AP/Viacom survey: young adults see social media as key for jobs, education
According to a recent study [PDF file] by Viacom and The Associated Press, young adults recognize that social networking sites like Facebook and Twitter can serve as a distraction, but they also feel that they're crucial tools for education and career building.
Sixty percent of respondents said social networking sites are a "good" or "excellent" way to make connections that will help with a future career, and 55 percent said the sites are a good or excellent way to find people who might provide career advice.
Sixty-four percent said social networking sites are a good or excellent way to get information on class assignments, 71 percent described the sites as a good or excellent way to form study groups and collaborate with other students, and 82 percent said the sites are a good or excellent way to interact with fellow students.
Among those respondents who are currently employed (58 percent of respondents), 62 percent said social networking sites are a good or excellent way to interact with co-workers.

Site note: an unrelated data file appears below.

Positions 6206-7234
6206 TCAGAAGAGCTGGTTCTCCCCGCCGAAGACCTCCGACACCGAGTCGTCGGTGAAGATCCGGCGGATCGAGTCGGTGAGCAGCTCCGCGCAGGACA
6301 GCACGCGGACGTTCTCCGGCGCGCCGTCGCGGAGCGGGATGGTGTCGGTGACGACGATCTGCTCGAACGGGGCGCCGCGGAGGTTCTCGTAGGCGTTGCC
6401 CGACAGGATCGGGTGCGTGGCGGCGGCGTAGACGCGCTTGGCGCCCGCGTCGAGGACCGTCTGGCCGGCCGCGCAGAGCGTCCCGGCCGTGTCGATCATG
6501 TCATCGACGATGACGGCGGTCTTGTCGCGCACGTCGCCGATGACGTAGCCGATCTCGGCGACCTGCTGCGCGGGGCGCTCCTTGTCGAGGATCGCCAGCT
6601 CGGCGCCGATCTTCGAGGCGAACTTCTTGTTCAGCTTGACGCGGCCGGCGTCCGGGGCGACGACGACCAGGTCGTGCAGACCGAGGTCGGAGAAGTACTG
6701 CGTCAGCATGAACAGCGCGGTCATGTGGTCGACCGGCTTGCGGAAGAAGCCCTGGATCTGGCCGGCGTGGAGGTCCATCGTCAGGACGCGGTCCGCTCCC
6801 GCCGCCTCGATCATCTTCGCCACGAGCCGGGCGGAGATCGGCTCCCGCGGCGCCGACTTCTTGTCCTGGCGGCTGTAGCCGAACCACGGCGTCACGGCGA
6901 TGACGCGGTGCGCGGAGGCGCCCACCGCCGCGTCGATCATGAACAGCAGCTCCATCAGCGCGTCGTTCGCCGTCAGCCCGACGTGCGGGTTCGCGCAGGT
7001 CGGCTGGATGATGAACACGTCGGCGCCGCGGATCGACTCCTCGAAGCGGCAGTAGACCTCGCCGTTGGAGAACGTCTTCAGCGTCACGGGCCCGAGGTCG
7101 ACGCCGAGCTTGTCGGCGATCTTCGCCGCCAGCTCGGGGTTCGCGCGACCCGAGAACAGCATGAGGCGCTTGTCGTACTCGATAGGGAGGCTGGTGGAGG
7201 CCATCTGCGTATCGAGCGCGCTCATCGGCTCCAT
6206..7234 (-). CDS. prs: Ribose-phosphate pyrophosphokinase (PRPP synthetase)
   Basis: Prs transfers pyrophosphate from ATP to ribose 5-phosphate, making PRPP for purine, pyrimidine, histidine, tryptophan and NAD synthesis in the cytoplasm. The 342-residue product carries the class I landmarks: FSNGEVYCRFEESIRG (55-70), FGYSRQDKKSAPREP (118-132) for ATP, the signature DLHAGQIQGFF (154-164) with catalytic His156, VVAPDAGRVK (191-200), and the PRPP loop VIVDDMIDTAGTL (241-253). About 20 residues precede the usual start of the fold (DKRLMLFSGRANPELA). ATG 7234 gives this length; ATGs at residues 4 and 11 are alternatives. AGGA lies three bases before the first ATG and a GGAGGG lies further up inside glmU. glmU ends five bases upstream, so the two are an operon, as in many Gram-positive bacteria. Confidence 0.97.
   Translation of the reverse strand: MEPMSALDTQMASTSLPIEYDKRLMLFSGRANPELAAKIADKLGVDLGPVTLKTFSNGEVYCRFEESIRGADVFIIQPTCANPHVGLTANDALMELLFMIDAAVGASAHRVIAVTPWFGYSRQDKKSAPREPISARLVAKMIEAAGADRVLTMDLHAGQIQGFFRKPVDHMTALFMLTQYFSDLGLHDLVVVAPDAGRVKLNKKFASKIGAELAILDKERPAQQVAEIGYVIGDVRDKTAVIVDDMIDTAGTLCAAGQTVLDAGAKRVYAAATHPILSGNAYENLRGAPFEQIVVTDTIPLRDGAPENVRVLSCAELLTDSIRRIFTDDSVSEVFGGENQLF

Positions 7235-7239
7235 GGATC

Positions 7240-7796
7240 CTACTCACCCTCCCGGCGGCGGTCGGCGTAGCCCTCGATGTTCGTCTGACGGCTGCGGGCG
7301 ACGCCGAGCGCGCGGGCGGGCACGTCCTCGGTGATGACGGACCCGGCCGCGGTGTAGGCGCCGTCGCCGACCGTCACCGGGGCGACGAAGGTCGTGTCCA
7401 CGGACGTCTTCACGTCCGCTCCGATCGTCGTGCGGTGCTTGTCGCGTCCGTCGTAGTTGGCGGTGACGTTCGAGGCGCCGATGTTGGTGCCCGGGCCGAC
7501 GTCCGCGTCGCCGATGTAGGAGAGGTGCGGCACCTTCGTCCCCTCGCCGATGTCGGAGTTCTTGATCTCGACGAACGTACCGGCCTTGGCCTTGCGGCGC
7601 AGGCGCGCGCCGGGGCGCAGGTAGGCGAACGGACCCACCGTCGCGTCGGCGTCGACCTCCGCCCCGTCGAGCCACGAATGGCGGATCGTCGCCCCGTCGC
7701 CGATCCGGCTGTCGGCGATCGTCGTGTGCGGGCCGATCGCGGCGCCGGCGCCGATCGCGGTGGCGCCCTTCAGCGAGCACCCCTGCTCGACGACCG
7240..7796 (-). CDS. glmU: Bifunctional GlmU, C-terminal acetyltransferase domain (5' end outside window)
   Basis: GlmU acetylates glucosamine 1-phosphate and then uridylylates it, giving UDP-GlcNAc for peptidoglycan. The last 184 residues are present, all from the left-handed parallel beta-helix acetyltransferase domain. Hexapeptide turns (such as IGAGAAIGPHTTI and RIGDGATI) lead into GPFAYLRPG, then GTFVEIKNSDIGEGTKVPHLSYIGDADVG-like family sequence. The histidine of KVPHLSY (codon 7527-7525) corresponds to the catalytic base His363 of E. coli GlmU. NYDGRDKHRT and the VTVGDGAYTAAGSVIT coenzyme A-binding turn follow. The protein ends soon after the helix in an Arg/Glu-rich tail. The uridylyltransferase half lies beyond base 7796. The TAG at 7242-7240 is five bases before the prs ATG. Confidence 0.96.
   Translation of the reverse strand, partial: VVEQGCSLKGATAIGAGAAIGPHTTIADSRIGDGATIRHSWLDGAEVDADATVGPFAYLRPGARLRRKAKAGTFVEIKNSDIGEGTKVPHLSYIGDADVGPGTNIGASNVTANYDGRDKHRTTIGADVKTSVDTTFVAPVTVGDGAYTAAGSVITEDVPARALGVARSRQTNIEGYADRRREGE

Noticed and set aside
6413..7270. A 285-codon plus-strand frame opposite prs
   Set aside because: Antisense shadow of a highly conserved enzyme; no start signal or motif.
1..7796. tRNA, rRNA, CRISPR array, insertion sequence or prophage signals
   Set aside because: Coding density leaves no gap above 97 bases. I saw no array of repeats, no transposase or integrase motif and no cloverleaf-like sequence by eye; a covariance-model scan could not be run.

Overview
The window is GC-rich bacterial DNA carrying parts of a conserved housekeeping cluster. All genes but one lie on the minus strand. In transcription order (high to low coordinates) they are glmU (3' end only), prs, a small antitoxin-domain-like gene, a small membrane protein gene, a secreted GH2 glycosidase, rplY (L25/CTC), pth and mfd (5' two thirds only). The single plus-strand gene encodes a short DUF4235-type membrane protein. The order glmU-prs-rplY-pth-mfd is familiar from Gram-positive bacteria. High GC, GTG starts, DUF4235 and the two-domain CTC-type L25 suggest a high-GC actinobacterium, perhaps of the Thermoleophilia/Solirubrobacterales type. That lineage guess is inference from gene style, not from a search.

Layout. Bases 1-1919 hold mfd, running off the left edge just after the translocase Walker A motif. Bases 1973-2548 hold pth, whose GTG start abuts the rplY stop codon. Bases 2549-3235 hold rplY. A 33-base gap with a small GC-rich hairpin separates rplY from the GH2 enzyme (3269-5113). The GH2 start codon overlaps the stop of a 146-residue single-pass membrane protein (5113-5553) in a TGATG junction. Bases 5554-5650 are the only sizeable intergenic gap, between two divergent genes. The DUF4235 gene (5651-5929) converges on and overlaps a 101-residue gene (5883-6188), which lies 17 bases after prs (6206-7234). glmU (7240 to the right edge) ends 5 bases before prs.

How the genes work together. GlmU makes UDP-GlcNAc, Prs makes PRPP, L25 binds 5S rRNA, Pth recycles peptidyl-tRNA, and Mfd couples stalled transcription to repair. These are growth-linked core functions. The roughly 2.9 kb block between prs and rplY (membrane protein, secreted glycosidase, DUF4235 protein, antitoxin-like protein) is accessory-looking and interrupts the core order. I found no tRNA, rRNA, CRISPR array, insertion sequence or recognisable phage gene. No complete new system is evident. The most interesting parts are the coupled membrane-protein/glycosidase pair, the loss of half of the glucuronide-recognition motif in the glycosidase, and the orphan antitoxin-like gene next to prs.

Still, 74 percent of respondents described social networking sites as a good or excellent way to distract yourself, and 89 percent said the sites are a good or excellent way to keep in touch with friends and family.
In general, however, social media sites have had less of an impact on education than other popular media--when asked to describe how various media had affected their education, 53 percent of respondents said the Internet had "a big effect" on their education, 51 percent said the same of books, and 24 percent said television had a big effect. In comparison, 23 percent said social media networks had a big effect on their education, 34 percent said social media had a small effect, and 42 percent said social media had no effect on their education.
The AP/Viacom study is based on a combination of peer-to-peer interviews and a telephone poll of more than 1,100 U.S. 18- to 24-year-olds conducted by GfK Roper Public Affairs & Corporate Communications between February 18 and March 6, 2011.